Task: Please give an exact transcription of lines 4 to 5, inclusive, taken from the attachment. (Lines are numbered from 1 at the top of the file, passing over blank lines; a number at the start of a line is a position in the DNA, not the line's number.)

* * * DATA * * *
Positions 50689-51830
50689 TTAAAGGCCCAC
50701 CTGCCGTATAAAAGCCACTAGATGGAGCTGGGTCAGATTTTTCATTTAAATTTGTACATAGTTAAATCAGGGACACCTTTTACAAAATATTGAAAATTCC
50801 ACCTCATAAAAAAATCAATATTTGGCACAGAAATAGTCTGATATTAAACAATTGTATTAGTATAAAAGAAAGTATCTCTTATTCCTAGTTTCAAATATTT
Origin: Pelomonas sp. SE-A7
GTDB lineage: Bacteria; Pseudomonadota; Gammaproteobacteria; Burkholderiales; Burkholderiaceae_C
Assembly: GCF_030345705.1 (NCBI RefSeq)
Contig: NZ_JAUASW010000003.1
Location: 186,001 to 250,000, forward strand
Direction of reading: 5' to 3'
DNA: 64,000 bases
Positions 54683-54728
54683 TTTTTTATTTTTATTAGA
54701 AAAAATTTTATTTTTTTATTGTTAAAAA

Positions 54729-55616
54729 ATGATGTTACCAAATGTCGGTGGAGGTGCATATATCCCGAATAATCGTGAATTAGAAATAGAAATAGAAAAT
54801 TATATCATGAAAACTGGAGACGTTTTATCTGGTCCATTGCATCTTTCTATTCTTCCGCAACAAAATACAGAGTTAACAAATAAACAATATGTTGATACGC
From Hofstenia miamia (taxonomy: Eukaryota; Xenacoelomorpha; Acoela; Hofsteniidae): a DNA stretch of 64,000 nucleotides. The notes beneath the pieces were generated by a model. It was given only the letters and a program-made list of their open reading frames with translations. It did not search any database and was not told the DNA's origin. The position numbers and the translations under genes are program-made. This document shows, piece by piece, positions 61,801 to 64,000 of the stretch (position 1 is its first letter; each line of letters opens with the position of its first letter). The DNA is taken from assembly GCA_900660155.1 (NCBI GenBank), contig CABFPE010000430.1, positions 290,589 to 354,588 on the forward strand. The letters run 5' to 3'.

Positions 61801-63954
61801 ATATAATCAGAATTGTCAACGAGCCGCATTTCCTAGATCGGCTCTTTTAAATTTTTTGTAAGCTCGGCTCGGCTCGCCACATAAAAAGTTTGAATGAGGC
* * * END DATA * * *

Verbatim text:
50801 ACCTCATAAAAAAATCAATATTTGGCACAGAAATAGTCTGATATTAAACAATTGTATTAGTATAAAAGAAAGTATCTCTTATTCCTAGTTTCAAATATTT
Origin: Pelomonas sp. SE-A7